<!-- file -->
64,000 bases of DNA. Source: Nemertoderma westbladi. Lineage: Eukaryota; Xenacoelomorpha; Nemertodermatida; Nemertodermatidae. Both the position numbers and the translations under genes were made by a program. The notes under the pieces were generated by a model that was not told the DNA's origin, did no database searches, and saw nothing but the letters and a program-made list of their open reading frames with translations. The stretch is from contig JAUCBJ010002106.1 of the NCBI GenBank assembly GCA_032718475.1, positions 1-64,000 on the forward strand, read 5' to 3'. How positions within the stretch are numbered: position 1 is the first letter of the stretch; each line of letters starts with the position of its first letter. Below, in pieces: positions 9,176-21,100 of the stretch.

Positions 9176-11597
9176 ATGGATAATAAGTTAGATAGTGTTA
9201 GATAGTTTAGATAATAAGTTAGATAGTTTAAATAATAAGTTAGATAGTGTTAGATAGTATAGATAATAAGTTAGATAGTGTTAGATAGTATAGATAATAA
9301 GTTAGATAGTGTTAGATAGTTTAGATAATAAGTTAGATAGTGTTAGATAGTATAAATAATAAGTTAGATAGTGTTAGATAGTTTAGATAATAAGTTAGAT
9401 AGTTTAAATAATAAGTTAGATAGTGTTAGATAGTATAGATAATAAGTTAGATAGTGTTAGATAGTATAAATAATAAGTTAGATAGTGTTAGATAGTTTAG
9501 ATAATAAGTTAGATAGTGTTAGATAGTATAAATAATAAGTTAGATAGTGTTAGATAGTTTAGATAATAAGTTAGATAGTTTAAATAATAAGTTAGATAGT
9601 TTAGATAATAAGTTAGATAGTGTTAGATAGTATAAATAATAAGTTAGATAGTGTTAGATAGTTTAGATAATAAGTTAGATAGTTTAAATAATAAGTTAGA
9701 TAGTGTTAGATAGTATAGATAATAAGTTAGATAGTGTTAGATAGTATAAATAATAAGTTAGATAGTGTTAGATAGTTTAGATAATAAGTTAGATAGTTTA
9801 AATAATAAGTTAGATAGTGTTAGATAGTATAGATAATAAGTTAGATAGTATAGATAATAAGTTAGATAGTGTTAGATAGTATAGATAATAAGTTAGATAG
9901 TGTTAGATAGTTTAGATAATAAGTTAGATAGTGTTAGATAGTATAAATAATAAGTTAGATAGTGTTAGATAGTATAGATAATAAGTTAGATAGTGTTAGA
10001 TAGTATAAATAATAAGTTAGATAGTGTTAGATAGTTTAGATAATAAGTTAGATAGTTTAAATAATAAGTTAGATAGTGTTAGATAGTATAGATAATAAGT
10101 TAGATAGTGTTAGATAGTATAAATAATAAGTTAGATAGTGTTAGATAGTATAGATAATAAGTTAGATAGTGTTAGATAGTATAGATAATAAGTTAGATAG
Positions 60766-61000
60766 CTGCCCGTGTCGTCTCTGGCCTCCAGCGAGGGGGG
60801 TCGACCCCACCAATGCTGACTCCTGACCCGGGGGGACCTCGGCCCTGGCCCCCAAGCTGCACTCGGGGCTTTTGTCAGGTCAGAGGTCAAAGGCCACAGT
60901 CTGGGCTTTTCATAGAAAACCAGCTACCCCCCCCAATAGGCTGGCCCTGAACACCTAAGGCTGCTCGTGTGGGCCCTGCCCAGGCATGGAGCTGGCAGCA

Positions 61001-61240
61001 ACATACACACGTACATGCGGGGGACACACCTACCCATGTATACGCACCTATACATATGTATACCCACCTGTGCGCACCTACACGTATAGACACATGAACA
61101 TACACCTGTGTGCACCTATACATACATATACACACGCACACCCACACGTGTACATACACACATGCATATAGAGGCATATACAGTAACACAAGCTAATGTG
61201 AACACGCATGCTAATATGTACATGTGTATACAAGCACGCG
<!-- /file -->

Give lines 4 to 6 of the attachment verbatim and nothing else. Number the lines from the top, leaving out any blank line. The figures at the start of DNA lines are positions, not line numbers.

9201 GATAGTTTAGATAATAAGTTAGATAGTTTAAATAATAAGTTAGATAGTGTTAGATAGTATAGATAATAAGTTAGATAGTGTTAGATAGTATAGATAATAA
9301 GTTAGATAGTGTTAGATAGTTTAGATAATAAGTTAGATAGTGTTAGATAGTATAAATAATAAGTTAGATAGTGTTAGATAGTTTAGATAATAAGTTAGAT
9401 AGTTTAAATAATAAGTTAGATAGTGTTAGATAGTATAGATAATAAGTTAGATAGTGTTAGATAGTATAAATAATAAGTTAGATAGTGTTAGATAGTTTAG